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Arts, Humanities & Social Sciences

Department of English

Department of English

Department of English

Faculty & Staff

Linda Bensel-Meyers

Linda Bensel-Meyers

Associate Professor, Department Chair
PhD, University of Oregon
Areas: Renaissance literature, especially drama and rhetoric; history of rhetoric and composition
Phone: 303-871-2859  / Office: 486A
Email: lbenselm@du.edu

More about Dr. Bensel-Meyers

Linda Bensel-Meyers studied dramatic theory at the University of Chicago (BA 1975) and Renaissance drama and rhetoric at the University of Oregon (PhD 1985). From 1986-2003, she directed the Writing Programs at the University of Tennessee, where she uncovered systematic academic fraud in the athletic program. In 1999, she released documents to The New York Times and ESPN to expose the need for college athletic reform. Her reform efforts included speaking nationally, including before the Knight Commission on Collegiate Sports, and as keynote speaker for the National Institute for Sports Reform. Her awards include the distinguished Service Award from the International Scholar-Athlete Hall of Fame and the Robert M. Hutchins Award for Academic Integrity. She came to DU in 2003.

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Clark Davis

Professor
PhD, SUNY-Buffalo
Areas: New England tradition; American literature and religion; literature and philosophy.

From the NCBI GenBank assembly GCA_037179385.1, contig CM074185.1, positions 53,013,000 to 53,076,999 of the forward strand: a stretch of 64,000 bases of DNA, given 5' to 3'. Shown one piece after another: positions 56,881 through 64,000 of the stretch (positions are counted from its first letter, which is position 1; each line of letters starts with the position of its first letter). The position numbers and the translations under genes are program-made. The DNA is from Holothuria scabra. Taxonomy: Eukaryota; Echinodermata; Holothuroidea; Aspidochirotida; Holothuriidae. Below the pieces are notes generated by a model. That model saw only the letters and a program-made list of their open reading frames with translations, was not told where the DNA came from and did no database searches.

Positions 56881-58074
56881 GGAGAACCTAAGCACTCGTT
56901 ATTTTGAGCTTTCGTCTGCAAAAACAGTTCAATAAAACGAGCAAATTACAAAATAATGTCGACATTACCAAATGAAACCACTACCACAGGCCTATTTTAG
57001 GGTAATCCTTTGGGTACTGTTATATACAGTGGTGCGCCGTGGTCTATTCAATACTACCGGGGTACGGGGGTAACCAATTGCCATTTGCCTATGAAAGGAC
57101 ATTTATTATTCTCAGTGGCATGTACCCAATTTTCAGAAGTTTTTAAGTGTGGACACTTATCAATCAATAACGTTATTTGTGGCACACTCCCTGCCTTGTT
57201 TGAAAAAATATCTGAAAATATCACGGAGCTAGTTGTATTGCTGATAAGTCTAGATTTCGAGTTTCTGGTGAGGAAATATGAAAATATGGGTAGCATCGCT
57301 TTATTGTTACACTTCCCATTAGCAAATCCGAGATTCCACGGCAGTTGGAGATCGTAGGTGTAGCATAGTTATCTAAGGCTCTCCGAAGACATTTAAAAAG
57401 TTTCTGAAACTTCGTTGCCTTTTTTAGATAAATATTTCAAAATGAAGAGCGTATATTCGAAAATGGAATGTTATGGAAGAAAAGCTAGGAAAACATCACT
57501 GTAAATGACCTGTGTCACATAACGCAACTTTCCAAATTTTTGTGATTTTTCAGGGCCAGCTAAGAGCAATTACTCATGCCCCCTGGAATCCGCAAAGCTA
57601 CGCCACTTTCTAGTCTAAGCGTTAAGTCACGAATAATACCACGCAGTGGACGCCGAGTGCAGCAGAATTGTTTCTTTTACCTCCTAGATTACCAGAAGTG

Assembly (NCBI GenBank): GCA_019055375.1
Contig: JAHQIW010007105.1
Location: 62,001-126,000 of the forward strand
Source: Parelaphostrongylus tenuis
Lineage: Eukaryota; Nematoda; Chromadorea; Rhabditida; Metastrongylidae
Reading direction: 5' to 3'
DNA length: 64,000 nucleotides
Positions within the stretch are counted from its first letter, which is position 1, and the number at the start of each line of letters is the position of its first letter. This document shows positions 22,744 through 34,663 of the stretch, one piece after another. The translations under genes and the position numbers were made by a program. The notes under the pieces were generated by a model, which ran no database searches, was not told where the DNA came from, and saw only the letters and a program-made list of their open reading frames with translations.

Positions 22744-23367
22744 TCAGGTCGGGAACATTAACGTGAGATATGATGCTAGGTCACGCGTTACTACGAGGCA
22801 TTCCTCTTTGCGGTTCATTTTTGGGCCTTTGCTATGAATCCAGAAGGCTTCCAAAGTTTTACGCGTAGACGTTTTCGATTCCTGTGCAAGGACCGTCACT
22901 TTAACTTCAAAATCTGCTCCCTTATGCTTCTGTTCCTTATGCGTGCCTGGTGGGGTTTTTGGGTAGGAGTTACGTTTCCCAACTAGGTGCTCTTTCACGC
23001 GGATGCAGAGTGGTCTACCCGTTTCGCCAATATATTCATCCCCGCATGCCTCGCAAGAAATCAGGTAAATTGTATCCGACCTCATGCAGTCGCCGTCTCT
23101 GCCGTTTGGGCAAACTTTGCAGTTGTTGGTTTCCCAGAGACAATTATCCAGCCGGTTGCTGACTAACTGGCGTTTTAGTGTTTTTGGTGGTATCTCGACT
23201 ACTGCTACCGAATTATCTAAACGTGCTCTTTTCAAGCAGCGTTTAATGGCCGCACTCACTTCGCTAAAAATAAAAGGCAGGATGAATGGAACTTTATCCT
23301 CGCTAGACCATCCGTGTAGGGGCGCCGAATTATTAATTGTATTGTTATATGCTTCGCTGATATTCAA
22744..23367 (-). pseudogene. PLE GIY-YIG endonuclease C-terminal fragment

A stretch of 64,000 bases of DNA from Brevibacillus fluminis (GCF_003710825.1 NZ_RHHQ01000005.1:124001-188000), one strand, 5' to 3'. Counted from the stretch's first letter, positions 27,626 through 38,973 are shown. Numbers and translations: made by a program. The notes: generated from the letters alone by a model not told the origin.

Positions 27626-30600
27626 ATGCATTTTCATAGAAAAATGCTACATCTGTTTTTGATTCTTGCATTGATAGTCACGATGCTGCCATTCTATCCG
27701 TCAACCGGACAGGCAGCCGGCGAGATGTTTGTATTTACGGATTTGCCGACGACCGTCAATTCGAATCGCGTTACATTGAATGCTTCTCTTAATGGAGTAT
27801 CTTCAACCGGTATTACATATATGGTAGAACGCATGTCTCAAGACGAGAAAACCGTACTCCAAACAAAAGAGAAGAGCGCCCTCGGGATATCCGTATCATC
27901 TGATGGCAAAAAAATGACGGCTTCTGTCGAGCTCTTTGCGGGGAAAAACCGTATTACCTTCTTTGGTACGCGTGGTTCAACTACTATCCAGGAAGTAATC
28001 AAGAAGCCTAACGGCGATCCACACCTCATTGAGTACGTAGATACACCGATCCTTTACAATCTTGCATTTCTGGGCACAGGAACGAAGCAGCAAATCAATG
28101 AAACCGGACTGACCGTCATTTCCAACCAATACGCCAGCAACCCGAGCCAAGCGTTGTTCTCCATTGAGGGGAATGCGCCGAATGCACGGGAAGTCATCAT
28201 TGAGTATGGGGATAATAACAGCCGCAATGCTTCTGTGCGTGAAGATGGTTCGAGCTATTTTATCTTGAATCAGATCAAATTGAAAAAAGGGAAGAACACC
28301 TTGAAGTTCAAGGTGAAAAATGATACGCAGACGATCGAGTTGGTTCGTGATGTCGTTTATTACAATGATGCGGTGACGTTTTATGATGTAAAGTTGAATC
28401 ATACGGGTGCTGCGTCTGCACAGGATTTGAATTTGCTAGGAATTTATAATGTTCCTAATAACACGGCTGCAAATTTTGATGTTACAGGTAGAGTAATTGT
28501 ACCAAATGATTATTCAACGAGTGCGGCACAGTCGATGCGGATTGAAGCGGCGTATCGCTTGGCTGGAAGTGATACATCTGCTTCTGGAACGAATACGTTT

Phone: 303-871-2900 / Office: 487B
Email: cldavis@du.edu

More about Dr. Davis

Clark Davis came to DU in 2000. His primary areas of interest include early and nineteenth-century American literature, particularly the New England tradition. He regularly teaches courses on the American Puritans, early American poetics, the Transcendentalists, and the American novel and short story.

Prof. Davis’s research has been devoted primarily to major figures of the mid-nineteenth century, Melville and Hawthorne in particular. In recent years, however, he has devoted more time to the twentieth century, completing the first full-length literary biography of William Goyen, author of The House of Breath and Arcadio. For more information see: https://portfolio.du.edu/cldavis

Ann Dobyns

Ann Dobyns

Professor, Associate Department Chair
PhD, University of Oregon
Areas: Medieval literature; rhetoric and composition
Phone: 303-871-2890 / Office: 486B
Email: adobyns@du.edu

More about Dr. Dobyns